How to improve your USB data security

29th Nov 2012 | 12:31

How to improve your USB data security

How to create a USB data security policy for your business

With the ubiquitous usage of USB drives to store and transport data, it's now more important than ever that your business has a strong data protection policy, and a data policy that takes special consideration of how USB drives are used right across your company.

Research has suggested that many companies have a security gap when it comes to their use of USB drives. Often, employees will use their own personal drives to transport data that has not been approved by their IT department. Worryingly, few businesses have a clear idea of how many USB drives are in use in their companies – official or otherwise – and whether these drives have been used to store sensitive data. Customer records, business and marketing plans have all been reported to have been copied to unprotected USB drives.

"While most of the world's enterprises are focused on protecting their networks from external threats from malware and hackers, the bigger risk for a data breach appears to be inside the organization. Workers are moving mass volumes of data on unsecured devices, often their own iPhones and flash drives, out of the network every day, and this makes businesses vulnerable to loss or theft of corporate or customer data," said Lawrence Reusing, general manager, Mobile Security for Imation. "As our research illuminates, most organisations do not have a handle on the devices and data that can walk out their door every day."

Creating a mobile security policy

The first step your business should take is to include USB drives in your business-wide data security policy. This policy should be communicated to all members of staff to ensure they fully understand their responsibilities.

Your business' security policy when USB drives are considered should include:

  1. That no personal drives should be connected to any of your business' computer systems or network, as this could infect your systems with viruses or malware.
  2. Only USB drives secured from your IT department should be used. These should all be tracked to ensure you business knows at any given time who is using which drive and for what purpose.
  3. All data that is transferred to a USB drive should be encrypted to 256-bit AES standards. Ensure that the encryption process is automatic to avoid this being forgotten and the copied data become vulnerable. Also, use hardware encryption and not software encryption to give maximum protection.
  4. Data that is transferred to a USB drive should be backed up to ensure that if lost or damaged, the copied data can be recovered.
  5. Drives should have the ability to be remotely terminated. This allows your IT department to disable a USB drive that is for instance, still in the possession of an ex-employee. Data can also be time expired to ensure it can't be copied back to your network storage.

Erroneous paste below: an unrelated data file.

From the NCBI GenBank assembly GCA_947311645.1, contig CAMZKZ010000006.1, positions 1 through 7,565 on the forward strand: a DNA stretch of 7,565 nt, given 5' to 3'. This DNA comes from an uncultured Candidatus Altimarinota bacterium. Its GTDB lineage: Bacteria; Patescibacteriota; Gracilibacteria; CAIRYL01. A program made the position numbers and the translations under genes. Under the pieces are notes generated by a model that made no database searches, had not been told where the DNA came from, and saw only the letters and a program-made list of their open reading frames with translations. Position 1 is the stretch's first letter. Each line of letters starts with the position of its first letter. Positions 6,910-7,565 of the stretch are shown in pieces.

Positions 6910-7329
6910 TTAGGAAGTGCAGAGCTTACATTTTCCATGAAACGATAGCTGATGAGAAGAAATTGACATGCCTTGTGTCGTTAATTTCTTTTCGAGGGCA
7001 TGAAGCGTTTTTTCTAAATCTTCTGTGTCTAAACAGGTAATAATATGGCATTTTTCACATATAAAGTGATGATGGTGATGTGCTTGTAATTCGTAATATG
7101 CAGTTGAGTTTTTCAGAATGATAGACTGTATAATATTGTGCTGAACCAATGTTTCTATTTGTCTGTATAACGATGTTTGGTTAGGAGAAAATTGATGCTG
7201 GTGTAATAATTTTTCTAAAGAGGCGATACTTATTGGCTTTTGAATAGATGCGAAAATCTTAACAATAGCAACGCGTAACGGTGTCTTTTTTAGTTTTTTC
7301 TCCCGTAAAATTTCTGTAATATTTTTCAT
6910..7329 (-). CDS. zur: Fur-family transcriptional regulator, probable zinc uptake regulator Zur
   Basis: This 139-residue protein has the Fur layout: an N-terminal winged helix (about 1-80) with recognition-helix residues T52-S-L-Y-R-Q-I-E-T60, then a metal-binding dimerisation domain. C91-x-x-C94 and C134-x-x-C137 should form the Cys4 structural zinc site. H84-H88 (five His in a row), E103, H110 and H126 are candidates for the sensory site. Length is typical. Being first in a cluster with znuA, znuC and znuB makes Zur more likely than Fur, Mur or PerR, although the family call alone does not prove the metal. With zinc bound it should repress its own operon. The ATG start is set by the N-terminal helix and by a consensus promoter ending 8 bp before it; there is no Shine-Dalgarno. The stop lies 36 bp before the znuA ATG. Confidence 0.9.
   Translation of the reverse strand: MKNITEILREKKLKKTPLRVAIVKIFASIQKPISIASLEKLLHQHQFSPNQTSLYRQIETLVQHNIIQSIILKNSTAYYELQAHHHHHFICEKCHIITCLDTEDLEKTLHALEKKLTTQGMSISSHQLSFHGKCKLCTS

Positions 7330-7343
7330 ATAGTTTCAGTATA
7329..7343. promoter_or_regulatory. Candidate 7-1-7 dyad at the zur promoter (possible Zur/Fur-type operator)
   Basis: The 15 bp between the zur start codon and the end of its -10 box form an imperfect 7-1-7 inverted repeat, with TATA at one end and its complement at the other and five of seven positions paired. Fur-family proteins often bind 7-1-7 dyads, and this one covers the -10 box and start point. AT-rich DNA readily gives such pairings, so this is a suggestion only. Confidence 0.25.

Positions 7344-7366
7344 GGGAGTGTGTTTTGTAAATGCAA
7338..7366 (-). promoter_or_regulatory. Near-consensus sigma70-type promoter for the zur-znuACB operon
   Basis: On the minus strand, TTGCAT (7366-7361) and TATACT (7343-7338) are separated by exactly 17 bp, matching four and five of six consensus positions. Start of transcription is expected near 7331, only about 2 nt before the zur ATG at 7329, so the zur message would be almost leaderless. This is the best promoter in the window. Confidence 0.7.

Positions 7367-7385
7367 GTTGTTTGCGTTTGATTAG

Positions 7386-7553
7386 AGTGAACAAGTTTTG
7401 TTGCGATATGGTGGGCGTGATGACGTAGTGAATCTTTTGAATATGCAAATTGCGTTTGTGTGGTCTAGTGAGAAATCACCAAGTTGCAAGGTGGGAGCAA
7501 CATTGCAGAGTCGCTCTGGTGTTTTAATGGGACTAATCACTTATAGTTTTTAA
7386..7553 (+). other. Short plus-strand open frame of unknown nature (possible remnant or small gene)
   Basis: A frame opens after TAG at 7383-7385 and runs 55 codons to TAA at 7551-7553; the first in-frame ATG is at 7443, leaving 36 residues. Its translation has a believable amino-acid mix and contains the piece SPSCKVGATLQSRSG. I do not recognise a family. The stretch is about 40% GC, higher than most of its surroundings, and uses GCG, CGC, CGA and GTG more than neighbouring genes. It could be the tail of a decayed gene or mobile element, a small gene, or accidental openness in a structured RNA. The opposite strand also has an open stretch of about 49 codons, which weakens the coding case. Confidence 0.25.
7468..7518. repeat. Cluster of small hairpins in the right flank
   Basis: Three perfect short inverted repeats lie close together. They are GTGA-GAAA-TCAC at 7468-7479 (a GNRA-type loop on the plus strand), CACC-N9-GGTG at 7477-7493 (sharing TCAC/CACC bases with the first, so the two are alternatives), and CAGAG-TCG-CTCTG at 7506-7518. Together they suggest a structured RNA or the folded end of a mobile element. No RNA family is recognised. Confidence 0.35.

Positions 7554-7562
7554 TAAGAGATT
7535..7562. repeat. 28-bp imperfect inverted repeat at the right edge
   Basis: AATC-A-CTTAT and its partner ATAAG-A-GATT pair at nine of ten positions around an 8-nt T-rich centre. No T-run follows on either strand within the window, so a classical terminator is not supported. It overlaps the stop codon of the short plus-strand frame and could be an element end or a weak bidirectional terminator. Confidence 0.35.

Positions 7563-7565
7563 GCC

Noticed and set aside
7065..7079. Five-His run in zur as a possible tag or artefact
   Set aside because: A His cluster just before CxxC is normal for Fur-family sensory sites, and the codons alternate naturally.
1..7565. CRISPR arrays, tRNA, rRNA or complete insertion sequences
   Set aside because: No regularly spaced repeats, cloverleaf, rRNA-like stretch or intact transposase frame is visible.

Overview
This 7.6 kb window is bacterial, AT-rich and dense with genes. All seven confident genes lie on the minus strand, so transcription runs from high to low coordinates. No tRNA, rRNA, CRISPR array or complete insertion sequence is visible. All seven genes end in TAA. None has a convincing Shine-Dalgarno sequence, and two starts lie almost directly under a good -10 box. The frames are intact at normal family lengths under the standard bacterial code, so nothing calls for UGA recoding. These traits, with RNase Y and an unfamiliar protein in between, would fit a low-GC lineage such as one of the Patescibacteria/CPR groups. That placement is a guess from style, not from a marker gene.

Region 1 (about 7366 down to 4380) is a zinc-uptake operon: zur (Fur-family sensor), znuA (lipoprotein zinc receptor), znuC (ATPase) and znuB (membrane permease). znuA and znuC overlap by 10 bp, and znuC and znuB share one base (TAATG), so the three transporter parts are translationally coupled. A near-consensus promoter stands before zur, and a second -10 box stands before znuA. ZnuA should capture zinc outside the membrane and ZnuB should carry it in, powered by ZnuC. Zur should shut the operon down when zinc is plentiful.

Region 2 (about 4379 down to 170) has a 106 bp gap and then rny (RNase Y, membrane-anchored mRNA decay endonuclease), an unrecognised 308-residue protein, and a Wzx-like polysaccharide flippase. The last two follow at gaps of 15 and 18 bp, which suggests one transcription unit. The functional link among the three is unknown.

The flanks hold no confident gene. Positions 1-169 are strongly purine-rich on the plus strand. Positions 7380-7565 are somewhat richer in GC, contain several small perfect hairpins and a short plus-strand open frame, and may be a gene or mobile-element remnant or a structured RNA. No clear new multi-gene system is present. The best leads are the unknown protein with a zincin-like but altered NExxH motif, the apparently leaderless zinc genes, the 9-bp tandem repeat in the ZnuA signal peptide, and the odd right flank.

6. If a large number of USB drives will be in use, look for a vendor that offers a central control panel. This allows your IT department to update encryption, passwords and other authorisations remotely.

The USB drives in your business can look innocuous enough, but they could be a time bomb waiting to go off. However, taking steps now to bring these devices into your wider security policy is time and money well spent.

Creating encryption protection

Looking at the current market for secure USB drives can be a daunting task, as the sector has rapidly developed. There are though, market leaders you company should pay attention to when making its purchasing decisions. Leading suppliers of secure USB drives include:

If your company already has a number of USB drives in regular use, updating these with data encryption systems is now possible. Two of the leading vendors to consider include DESlock+ and Secured eUSB.

Windows users are also able to encrypt any USB drive using BitLocker To Go. When run, the application takes control of the USB drive and only allows access to anyone with the correct password. If the USB drive is connected to a Windows Vista or XP PC, the user will be prompted to install the BitLocker Top Go reader. Once this is complete the user will be prompted for a password. BitLocker takes control and makes the connected USB drive a read-only device.

There is no denying the fact that USB drives are a convenient way to store and transport vast amounts of data. The issue is that this must be done with security in mind. The ease with which sensitive data could find its way out of your business is frightening, but can be resolved if your enterprise takes some sensible steps to include these devices in your company's security policy.

Enforcing a data encryption policy is now a commercial imperative. Data is now some of the most valuable assets that businesses posses. It makes sense to protect those assets from loss. The steps your business can take to create a secure environment for USB drives isn't difficult to set up and operate. What's more, these initiatives could potentially save your business from substantial losses in the future.

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